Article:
The forest fires ravaging Greece in recent weeks have been unprecedented. More than 60 people have lost their lives, thousands left homeless, and over 250,000 hectares of forests and agricultural land (mainly olive groves and vineyards) have burned. The fires are still burning and many have yet to be put under control. The burned area represents almost 2% of the surface area of the country.
The forest fires ravaging Greece in recent weeks have been unprecedented. More than 60 people have lost their lives, thousands left homeless, and over 250,000 hectares of forests and agricultural land (mainly olive groves and vineyards) have burned. The fires are still burning and many have yet to be put under control.
The burned area represents almost 2% of the surface area of the country.
Many biodiversity hotspots have been badly hit. We still have scattered information because of the fires still burning, but we hope to be able to get a team of experts out to the burned sites in the next couple of days to assess the situation in more detail.
Some initial information on some of the sites:
Mt. Taygetos: A rich forest (Natura 2000 site) composed largely of pine and an endemic fir species (Abies), a home to more than 160 endemic taxa of plants. The mountain gorges are important for bird species such as the golden eagle (Aquila chrysaetos) and lesser kestrel (Falco naumanni). The area is also known to host a small population of golden jackal (Canis aureus).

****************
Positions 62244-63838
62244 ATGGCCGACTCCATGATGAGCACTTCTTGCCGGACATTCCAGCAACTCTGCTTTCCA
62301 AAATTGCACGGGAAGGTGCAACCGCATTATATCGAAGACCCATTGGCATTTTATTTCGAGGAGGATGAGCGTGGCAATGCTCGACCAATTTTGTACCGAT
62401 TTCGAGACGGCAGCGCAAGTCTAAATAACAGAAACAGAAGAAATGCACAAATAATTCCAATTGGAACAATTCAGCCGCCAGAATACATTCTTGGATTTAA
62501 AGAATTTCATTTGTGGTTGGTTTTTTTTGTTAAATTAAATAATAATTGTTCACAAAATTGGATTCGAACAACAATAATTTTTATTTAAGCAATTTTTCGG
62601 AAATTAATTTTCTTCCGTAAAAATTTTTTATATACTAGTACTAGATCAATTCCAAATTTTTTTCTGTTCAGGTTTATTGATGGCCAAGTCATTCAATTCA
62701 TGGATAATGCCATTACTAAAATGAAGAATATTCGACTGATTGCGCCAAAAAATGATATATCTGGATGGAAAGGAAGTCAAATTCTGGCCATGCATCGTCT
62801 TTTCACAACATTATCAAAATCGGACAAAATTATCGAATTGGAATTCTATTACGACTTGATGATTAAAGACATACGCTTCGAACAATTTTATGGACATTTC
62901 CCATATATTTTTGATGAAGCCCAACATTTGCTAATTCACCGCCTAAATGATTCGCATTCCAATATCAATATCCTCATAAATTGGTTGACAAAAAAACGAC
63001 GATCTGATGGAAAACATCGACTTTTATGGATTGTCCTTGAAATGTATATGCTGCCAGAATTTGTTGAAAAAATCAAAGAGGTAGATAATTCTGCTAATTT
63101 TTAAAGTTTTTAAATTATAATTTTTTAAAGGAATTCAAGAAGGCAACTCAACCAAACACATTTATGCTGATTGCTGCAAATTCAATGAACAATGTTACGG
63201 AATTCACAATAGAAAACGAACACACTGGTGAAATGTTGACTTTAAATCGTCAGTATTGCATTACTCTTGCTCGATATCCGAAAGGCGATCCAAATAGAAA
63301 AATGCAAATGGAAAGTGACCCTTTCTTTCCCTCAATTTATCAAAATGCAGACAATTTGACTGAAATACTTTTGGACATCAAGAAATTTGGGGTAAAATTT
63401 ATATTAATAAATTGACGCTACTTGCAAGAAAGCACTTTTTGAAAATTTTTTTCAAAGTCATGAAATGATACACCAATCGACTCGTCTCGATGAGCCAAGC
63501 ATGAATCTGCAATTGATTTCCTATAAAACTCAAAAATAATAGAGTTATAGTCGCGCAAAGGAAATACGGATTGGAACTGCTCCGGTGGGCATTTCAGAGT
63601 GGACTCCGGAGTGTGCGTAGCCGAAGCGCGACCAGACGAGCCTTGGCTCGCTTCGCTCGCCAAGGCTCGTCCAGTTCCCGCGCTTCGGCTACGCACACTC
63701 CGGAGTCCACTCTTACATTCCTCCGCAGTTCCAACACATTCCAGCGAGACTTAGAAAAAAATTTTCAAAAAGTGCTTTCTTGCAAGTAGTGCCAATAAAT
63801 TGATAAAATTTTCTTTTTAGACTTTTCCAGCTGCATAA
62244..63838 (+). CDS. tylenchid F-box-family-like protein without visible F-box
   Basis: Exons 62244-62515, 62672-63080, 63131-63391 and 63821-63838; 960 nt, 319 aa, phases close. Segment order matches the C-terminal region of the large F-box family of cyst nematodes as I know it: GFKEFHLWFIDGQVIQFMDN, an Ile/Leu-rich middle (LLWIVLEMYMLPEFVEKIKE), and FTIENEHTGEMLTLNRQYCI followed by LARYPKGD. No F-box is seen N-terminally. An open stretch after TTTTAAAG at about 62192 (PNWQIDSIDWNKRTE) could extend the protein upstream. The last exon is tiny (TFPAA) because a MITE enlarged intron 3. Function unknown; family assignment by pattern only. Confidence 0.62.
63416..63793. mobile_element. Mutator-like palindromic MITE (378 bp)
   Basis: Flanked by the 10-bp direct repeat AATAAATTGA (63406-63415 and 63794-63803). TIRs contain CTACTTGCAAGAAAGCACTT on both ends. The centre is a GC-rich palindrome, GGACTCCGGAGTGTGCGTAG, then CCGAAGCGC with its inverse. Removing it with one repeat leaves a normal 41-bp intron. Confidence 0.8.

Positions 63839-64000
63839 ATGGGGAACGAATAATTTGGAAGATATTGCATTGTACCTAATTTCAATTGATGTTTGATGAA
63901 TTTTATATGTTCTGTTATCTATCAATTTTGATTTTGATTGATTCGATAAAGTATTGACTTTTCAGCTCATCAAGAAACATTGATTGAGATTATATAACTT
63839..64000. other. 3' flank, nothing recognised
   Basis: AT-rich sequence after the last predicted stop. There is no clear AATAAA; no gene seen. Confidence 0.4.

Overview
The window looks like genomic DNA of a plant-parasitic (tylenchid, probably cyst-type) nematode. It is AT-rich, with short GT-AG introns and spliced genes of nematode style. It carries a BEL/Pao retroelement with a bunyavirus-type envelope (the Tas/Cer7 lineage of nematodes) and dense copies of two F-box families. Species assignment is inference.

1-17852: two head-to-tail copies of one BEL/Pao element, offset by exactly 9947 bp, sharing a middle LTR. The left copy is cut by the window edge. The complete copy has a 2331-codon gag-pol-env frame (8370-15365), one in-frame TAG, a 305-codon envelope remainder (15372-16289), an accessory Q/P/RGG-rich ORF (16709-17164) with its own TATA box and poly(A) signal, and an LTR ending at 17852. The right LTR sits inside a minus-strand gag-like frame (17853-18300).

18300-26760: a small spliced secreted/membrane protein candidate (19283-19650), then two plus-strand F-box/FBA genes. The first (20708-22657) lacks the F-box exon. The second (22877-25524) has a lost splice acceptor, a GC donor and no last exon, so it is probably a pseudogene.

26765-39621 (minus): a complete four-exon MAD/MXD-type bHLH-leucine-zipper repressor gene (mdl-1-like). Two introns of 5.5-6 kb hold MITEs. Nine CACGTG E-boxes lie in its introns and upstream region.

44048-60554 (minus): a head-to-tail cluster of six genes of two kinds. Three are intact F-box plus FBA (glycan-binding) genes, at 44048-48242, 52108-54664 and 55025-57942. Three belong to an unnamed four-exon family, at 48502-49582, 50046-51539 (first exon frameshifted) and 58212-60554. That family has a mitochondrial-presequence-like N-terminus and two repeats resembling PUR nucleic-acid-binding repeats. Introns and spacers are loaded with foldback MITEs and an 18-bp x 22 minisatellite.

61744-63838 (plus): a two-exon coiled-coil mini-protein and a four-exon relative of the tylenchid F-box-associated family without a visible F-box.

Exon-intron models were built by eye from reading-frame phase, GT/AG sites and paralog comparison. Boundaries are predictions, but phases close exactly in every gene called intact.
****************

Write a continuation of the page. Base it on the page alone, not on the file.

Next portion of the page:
Mt. Parnonas: Parnonas, a Natura 2000 site consisting largely of conifer and pine forests, is the only European site with Syrian juniper (Juniperus drupacea). Diverse fauna with golden jackal populations, endemic snake and turtle species are also found here.
Parnitha National Park: The fire has destroyed two-thirds of this protected area (also a Natura 2000 site) that hosts over 800 plant species and the largest population of red deer in Greece. WWF-Greece had already been running a project on this site over the last 3 years.
In addition, other biodiversity hot-spots around the country have been hit by the fires, such as Mt. Pelion, Prespa and the Grammos mountain range.
The cause for these fires is at least in part linked to arson.
We have bitter experience of burned sites being handed over to real estate development. Greece remains the only country in the European Union without a national forest registry, without a national spatial plan and with an amazing law dating back 30 years that basically allows a land owner to build anywhere, provided they have at least 0.4 hectares of land!
The crisis is developing into a very sensitive political issue, with national elections 2 weeks away and the government being heavily criticized for the handling of the crisis.
In the days and months to come, WWF-Greece will be focusing its efforts on the following:
* Assessment of the damage through on-site visits and satellite image analyses
* Restoration plans for specific protected areas and assistance to local authorities
* Targeted legal action to combat illegal constructions and developments
WWF-Greece has been working on forest fire issues for years. Perhaps now, under the pressure of the current circumstances, politicians will finally listen.